“Using a rigorous assessment of ABPM in more than 11 000 adults, higher 24-hour and nighttime BP were significantly associated with greater risks of death and a cardiovascular outcome, consisting of cardiovascular mortality combined with nonfatal coronary events, heart failure, and stroke. The association persisted after adjusting for other office-based or ambulatory monitoring–derived BP measurements, all of which were also associated with the adverse outcomes. This is important information for patients and clinicians as they determine how to use the large amount of BP data from ABPM. Based on these findings, it is reasonable to consider the 2 most clinically relevant measurements from ABPM to be the 24-hour BP and the nighttime BP. Either could be used to justify the treatment of BP that is above the treatment threshold. Most important is to obtain an accurate measurement from every patient and to initiate and monitor treatment when indicated.”- Dr. Philip Greenland, MD (Editorial)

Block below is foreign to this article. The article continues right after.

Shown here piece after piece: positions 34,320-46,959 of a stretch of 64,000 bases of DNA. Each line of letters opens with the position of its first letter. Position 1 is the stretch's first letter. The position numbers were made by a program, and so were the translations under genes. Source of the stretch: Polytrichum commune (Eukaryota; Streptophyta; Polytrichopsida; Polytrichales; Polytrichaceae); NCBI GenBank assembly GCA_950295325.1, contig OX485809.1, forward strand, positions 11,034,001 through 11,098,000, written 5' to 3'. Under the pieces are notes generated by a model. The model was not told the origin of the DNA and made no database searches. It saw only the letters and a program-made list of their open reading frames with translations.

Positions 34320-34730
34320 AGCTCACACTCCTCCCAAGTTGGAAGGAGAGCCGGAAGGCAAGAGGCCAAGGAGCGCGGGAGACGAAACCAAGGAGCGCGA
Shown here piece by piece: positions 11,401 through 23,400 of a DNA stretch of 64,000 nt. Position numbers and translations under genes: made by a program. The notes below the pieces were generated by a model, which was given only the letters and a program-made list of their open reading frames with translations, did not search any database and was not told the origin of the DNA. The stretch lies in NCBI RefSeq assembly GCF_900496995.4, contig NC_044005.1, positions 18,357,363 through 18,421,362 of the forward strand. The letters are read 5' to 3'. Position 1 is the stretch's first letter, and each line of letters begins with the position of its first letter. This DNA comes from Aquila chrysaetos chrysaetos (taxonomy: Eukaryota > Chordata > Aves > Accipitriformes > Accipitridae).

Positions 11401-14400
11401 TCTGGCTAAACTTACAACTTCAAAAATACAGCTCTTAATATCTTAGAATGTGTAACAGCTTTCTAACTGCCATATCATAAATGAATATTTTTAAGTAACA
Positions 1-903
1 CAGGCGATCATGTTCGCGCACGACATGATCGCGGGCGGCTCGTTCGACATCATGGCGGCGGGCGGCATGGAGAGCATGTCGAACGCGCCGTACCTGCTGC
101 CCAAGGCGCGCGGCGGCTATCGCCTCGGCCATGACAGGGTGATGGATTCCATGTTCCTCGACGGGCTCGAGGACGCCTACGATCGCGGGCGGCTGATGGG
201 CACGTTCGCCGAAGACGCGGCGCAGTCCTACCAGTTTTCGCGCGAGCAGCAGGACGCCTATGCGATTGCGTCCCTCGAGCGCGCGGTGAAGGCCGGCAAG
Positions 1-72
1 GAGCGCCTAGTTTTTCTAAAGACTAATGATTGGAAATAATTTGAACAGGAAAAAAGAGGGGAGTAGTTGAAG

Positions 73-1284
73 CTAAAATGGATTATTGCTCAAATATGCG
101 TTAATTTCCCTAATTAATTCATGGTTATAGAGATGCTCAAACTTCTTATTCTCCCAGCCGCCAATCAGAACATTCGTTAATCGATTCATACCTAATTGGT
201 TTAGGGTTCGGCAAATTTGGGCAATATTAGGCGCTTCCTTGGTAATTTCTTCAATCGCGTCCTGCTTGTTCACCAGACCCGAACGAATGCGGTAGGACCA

The study by Yang et al had several limitations in that involved reading clock based readings as a diary approach and also the intake of antihypertensive treatment was recorded only at baseline and was not adjusted to time during follow up. The investigators mentioned that there is a possibility of misclassification bias in CV endpoints and also that some patients were time-weighed only for 3 readings for nighttime BP measurement. Dr. Greenland in his editorial comment adds about the impact of the study on clinical practice, “This is important information for patients and clinicians as they determine how to use the large amount of BP data from ABPM. Based on these findings, it is reasonable to consider the 2 most clinically relevant measurements from ABPM to be the 24-hour BP and the nighttime BP. Either could be used to justify the treatment of BP that is above the treatment threshold. Most important is to obtain an accurate measurement from every patient and to initiate and monitor treatment when indicated.”